They swooped around the right hander that took them towards Driftwood, each frozen and soaked idiot only a few lousy inches away from the frozen and soaked idiot in front of him, going so hard and filled with so much adrenaline that their collective hearts were about to jump out of their chests. Just as Turner started to catch his breath and settle into the ragingly crazy speed, his face filled with spray and muck from the wheels in front of him, the inside of his mouth and his tongue coated with filth and mud, his spectacles covered with a gooey paste of road grime and water, his terror at crashing so intense that he thought he could taste the kidneys he was partially coughing up, just then an idiot from the San Antonio Bicycle Racing Club a few wheels ahead of him touched the rear wheel of another idiot from another team, and the SABRC idiot went sideways and down, heavily, on his side. The downed rider’s skull, cleverly protected by a few thin strips of soft leather, smacked with the thud of a giant cracking egg against the asphalt as riders behind swerved, ran into him, jumped over him, and spun out, crashing out even more riders.
The noise alone was epic enough to have caused migraines and nightmares for a lifetime, but accompanied as it was by the screams and moans and the grinding of steel and the smashing sounds of bodies and tarmac and exploding tires and the skidding and cursing all blended together to make a perfect little horror story just for Turner.
He was going full bore and he knew his wet brakes weren’t going to work and he wished he’d learned to bunny hop when he was in grade school but since he hadn’t he leaned back and sort of threw the bike forward just as the SABRC guy’s arm flopped out in front of him. Turner closed his eyes and gritted his teeth as his bike ran over the rider’s elbow, which made a grinding bone-snapping sound, but Turner miraculously stayed upright which was more than the guy behind him could say because his front tire hit the SABRC guy’s skull squarely in the back of the cranium, flipping him over the bars and onto his face, where his front six teeth danced across the asphalt in a multidirectional tango followed by a spurting fountain of blood and an opera of pain and other indicia of misery that Turner never knew about because he was pedaling for all he was worth to catch back up to the peloton.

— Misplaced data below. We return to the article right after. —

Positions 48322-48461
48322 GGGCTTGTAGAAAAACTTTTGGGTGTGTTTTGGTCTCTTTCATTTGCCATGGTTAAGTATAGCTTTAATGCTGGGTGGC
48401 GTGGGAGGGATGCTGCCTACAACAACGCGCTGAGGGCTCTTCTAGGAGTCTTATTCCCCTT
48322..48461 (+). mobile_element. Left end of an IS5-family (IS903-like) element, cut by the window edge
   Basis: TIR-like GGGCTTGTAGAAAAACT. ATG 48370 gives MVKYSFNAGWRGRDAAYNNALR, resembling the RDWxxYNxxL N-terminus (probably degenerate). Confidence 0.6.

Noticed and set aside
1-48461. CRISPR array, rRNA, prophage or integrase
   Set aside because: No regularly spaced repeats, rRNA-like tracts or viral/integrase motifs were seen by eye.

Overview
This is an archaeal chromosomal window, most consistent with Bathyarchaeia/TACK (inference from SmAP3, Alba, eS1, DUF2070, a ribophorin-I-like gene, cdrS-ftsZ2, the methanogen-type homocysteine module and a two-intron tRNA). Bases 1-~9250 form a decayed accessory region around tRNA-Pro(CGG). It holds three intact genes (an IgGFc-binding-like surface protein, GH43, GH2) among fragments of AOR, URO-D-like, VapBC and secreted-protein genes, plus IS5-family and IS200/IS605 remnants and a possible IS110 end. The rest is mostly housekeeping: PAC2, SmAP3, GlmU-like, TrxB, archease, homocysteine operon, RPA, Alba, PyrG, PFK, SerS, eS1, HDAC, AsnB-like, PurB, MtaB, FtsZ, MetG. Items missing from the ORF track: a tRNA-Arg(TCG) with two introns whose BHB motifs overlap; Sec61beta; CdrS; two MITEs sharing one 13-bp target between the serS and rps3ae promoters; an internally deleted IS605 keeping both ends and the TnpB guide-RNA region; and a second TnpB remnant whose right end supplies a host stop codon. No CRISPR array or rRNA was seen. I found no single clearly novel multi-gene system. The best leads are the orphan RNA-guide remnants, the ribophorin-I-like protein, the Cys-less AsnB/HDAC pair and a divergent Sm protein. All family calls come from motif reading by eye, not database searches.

Half the field was gone and they were less than five miles into the race and Turner had survived. Now the speed really ramped up and he hunkered down over his handlebars with a kind of grim satisfaction. It hurt like hell, but he’d made it. He would outlast all of these sorry fuckers and then, with a couple of miles to go he’d rage away from the remaining survivors so fast and so quick that they’d never even know what hit them. This wasn’t war, but there was danger and blood and violence and fear and anger and pain and injury and the risk of death and those who had made it this far were still going strong and those who hadn’t were being trundled back to Austin in a fucking ambulance.
It wasn’t war, but it was damn sure similar to love.